In August, I blogged about the structure of a release unit's trunk folder. We looked at how to organize your .NET solution to support principles of object-oriented and domain-driven design and distributed application development. We recommended creating a separate library for domain model classes that would describe your release unit's capabilities in business terms.
This month, we are starting a discussion around how to organize classes inside your domain model in a clear, easy-to-understand and, thus, easy-to-maintain manner that supports natural growth of your applications. The topic is quite large and will take a series of articles to cover even at a very high level. The purpose of this article is to introduce you to the topic and provide basis for our discussion over the next few months.
As always, let's define our main objectives:
- Support on-the-project learning
- Organize development of the domain model in a structured evolutionary manner
- Have the domain model tell a story
- Make rules and operations explicit and extendable
- Support domain-driven design philosophy
- Support principles of object-oriented design
Why are these objectives important?
Support on-the-project learning
When all decisions are predetermined before the implementation, a significant amount of business value is lost:
- Learning that occurs during the project is ignored because it is not a part of the original plan.
- Communication between users and stakeholders and the development team is poor.
- Very limited creativity takes place. There is almost no place for new ideas.
- As a result, the system is created lacking flexibility and understanding of the domain.
To get the most out of your projects, enable continuous functional and technical learning for all your team members. As they learn more, they will make decisions better and faster.
Organize development of the domain model in a structured evolutionary manner
There are two major alternatives to Structured Evolutionary Design:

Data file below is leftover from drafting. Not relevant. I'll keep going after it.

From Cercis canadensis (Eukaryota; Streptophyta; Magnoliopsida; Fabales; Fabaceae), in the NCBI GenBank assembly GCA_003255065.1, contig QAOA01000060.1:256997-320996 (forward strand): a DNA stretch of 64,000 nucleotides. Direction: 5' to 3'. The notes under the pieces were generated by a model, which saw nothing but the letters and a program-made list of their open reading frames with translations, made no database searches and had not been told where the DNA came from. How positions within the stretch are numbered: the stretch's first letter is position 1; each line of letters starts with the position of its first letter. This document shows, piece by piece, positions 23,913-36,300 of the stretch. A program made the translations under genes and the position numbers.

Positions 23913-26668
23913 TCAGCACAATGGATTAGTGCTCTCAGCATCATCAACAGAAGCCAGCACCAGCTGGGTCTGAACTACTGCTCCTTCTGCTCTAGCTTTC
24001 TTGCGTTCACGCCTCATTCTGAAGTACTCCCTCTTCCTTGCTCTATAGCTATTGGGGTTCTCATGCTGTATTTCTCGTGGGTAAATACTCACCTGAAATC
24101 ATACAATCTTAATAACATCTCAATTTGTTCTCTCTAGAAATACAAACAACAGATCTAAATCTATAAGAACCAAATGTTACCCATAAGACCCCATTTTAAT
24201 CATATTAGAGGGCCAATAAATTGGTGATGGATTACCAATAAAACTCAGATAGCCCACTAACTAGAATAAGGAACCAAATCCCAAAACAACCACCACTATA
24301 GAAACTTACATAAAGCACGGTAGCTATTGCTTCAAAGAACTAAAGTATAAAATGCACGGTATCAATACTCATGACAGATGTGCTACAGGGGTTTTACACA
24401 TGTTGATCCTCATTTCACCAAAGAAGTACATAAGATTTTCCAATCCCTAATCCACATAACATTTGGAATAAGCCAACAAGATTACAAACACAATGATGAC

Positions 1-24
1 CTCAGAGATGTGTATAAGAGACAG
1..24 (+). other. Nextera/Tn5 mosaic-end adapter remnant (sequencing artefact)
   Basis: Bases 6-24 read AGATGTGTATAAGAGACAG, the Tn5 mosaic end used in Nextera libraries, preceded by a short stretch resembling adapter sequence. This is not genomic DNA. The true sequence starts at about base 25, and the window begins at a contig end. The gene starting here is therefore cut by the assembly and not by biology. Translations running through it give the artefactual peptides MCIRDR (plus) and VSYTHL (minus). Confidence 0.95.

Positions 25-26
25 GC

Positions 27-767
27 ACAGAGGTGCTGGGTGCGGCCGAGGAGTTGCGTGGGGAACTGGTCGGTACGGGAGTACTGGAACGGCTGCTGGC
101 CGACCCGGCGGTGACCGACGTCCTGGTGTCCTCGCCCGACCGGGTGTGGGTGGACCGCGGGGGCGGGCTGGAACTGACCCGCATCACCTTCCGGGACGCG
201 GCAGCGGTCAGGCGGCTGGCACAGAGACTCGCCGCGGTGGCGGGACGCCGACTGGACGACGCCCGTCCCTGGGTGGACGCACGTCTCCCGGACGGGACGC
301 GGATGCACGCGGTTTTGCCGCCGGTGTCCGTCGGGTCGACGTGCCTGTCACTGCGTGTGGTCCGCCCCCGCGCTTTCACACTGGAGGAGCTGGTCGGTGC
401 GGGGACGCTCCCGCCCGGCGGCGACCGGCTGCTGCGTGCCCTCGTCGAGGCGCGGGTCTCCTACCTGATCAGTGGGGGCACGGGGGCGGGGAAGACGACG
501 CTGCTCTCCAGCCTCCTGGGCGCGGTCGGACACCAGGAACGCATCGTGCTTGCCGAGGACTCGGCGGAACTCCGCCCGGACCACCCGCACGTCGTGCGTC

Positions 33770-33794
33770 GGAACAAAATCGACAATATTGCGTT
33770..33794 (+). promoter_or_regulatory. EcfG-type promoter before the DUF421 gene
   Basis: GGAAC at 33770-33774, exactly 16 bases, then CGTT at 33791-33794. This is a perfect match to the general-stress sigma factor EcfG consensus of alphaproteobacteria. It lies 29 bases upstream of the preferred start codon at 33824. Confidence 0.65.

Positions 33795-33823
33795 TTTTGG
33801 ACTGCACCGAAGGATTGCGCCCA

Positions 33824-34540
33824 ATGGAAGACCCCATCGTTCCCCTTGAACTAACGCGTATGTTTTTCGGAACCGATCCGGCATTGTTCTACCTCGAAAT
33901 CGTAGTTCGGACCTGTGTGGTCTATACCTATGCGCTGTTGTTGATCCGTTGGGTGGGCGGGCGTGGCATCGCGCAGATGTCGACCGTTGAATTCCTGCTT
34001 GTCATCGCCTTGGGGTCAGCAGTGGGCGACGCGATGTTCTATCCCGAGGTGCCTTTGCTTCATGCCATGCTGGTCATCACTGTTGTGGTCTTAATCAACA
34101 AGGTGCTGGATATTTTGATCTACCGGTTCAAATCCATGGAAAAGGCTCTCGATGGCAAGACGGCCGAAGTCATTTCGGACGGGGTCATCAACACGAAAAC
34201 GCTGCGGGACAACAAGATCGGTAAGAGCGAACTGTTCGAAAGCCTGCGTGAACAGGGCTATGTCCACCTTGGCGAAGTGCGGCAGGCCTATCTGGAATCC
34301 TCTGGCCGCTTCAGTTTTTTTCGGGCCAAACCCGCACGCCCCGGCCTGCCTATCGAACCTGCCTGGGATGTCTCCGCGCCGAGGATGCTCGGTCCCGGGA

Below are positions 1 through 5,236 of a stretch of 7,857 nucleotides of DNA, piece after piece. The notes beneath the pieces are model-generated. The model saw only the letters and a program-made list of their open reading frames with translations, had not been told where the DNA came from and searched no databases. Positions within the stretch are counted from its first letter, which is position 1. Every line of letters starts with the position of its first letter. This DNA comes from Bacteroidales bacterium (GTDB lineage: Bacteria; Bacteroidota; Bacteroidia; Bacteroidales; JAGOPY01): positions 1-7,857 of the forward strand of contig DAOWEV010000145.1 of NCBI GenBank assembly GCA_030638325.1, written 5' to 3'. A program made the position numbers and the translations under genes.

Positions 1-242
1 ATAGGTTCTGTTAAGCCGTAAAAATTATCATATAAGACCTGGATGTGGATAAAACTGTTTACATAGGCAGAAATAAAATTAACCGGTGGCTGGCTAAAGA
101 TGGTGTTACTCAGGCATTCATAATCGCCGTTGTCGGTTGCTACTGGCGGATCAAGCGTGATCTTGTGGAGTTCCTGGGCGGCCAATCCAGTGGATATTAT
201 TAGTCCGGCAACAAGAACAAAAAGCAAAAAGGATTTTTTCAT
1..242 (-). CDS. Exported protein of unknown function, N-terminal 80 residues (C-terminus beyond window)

- Big Design Up Front (BDUF), in which design decisions are perfected before the implementation is started.
- Adhoc Evolutionary Design, in which design decisions are made as the system is being developed, but
without a set of rules that would ensure domain model consistency.
As your team acquires new knowledge, their understanding of the domain changes. Even if you start with BDUF, the domain model needs to evolve in order to correctly represent your understanding of the business situation.
As your domain model evolves, it becomes more powerful and sophisticated, requiring you to establish rules and guidelines around it. Without overarching rules, constant changes to the model will make it inconsistent and hard-to-understand, eventually leading to a familiar "fast-slow-stopped-redesign" application development cycle.
Have the domain model tell a story
An ability of the domain model to tell a story is one of the most critical design objectives. OO allows us to build classes representing real-world business concepts. Should not we be able to use them to describe a business situation? Ask the following questions during your next design or code review:
- What business processes are enabled by this system and what are their steps?
- What business transactions are supported and how are they implemented?
- What business concepts do we deal with day-to-day? How are they described? How can they be created and loaded into memory?
- What operations are performed? What decisions do we face? What business rules could be customized and how are they configured?
Make rules and operations explicit and extendable
Business rules and operations are often the most sophisticated and the most changeable classes in the domain model. But most importantly, these classes have a great potential to add a hidden business value. Make them explicit and extendable in your model to uncover their true power.
Support domain-driven design philosophy
If you are new to domain-driven design, please, refer to this book to get started.
Support principles of object-oriented design
There is plenty of information online about the object-oriented principles. They are a great way to maintain a clear, flexible, reusable, and robust codebase and keep infrastructural details outside of the domain model.
This article started a discussion around how to organize your domain model. We have reviewed the objectives and discussed why they are important. Next time, we will look closer into designing domain model in practice.
Happy coding! To be continued...